Trends Winter 2015 - Page 21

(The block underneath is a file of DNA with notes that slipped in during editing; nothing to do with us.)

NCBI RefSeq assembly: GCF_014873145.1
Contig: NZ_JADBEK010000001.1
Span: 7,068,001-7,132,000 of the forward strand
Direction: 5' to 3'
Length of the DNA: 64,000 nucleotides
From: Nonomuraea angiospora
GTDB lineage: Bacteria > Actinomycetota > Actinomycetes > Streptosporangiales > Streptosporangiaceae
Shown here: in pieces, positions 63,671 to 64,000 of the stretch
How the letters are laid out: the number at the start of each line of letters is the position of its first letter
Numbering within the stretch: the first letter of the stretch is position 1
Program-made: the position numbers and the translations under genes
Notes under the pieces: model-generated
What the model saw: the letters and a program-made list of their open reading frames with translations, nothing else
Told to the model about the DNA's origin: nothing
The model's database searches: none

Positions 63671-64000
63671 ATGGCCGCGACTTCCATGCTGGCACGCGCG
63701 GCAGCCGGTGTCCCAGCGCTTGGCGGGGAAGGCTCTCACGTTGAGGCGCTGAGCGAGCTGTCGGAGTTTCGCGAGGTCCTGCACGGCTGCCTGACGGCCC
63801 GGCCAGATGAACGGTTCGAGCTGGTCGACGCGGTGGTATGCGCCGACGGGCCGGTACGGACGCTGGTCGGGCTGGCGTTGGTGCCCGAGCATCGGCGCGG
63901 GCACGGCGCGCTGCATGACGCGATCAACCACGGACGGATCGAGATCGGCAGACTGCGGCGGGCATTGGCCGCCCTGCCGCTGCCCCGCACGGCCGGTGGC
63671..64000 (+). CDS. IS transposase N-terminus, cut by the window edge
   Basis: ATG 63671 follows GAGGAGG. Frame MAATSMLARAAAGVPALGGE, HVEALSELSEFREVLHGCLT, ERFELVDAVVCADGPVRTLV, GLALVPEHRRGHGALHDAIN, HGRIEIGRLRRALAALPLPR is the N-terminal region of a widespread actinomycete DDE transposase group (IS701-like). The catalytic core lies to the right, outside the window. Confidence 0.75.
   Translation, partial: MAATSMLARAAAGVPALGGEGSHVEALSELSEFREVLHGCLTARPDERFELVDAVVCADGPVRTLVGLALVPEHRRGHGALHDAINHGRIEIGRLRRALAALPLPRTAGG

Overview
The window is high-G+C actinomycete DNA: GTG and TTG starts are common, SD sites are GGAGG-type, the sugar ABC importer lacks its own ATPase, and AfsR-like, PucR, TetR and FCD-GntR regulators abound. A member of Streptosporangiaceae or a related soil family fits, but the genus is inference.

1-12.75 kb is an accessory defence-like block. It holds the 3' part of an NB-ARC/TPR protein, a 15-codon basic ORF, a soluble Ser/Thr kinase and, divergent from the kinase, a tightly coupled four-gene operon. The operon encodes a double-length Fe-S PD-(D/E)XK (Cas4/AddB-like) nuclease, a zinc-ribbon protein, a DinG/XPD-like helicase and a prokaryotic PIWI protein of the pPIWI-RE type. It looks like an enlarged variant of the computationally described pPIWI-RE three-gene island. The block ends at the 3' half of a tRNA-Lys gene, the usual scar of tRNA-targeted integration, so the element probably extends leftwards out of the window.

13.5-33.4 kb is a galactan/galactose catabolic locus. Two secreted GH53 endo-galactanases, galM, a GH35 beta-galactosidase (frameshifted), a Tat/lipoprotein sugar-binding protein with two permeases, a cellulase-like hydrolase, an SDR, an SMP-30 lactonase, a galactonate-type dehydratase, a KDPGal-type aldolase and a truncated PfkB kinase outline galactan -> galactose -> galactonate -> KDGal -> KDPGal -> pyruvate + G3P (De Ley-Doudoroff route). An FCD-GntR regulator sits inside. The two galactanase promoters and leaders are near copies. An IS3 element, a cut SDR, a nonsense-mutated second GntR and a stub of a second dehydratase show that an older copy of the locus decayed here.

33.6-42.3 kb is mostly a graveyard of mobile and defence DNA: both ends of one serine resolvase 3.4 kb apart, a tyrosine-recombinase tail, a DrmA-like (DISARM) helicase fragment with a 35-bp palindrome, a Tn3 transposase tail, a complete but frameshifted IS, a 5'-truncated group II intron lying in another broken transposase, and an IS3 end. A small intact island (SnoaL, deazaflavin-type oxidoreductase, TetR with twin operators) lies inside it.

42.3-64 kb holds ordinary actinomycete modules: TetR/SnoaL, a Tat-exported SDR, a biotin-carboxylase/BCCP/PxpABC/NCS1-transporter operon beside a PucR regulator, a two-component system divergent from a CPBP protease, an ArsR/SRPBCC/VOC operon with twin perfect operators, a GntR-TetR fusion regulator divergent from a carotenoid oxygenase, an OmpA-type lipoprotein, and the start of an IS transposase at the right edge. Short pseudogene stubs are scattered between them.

‘CSS’ DESIGN APPROACH BALANCES WANTS AND NEEDS FOR ALL USERS W WHAT IS CONTEXT SENSITIVE SOLUTIONS? ith many wanting a stake in the final design of the Waukesha County Highway L/Janesville Road reconstruction, getting everyone on the same page was vital. To do that the County used a process called context sensitive solutions (CSS) at the beginning of the project to recognize everyone’s needs and wants upfront. The CSS process, which began in late 2007 and lasted approximately six months, involved a broad crosssection of the community. The CSS process for County Highway L, which was managed by a subconsultant with Ayres Associates’ input, used a step-by-step progression through project development. “It worked really well,” said Gary Evans, manager of Waukesha County’s Highway Engineering Division. “The whole part of it is the notion of informed consent, and I’d say we got a lot of buy-in into what we were doing with the project." The CSS process led to the design of an urban typical section with bike lanes, additional sidewalks, storm sewer and stormwater management improvements, and upgrades to side road intersections. Decorative lighting and streetscaping were incorporated into the design in coordination with the City of Muskego. The CSS Advisory Group included more than 20 roadway users, from County and City staff to business owners and other residents. County and City staff attended each meeting along with technical staff from consulting firms. Five CSS Advisory Group meetings were conducted, along with one public information Context sensitive solutions (CSS) is a collaborative, interdisciplinary approach that involves all stakeholders in providing a transportation facility that fits its setting. The approach leads to preserving and enhancing scenic, aesthetic, historic, community, and environmental resources, while improving or maintaining safety, mobility, and infrastructure conditions. Guiding Principles A CSS approach is guided by four core principles: 1. Strive toward a shared stakeholder vision to provide a basis for decisions. 2. Demonstrate a comprehensive understanding of contexts. 3. Foster continuing communication and collaboration to achieve consensus. 4. Exercise flexibility and creativity to shape effective transportation solutions, while preserving and enhancing community and natural environments. Outcomes The outcomes of CSS should: • Be in harmony with the community and preserve the environmental, scenic, aesthetic, historic, and natural resource values of the area. • Be safe for all users. • Solve problems that are agreed upon by a full range of stakeholders. • Meet or exceed the expectations of designers and stakeholders, thereby adding lasting value to the community, the environment, and the transportation system. • Demonstrate effective and efficient use of resources (people, time, budget) among all parties. Source: Results of Joint AASHTO / FHWA Context Sensitive Solutions Strategic Planning Process, Summary Report, March 2007 meeting with more than 200 attendees in an open house format. Jeff Muenkel, Muskego’s community development director, said the City used the CSS meetings as an educational resource. The City tried to balance its own needs with those of business owners, motorists, and residents. City staff also used the process to discuss the future, including expected redevelopment and financial assistance the City was able to offer existing businesses. “Overall, it did get people thinking and got a lot of questions answered ahead of time that otherwise wouldn’t have been answ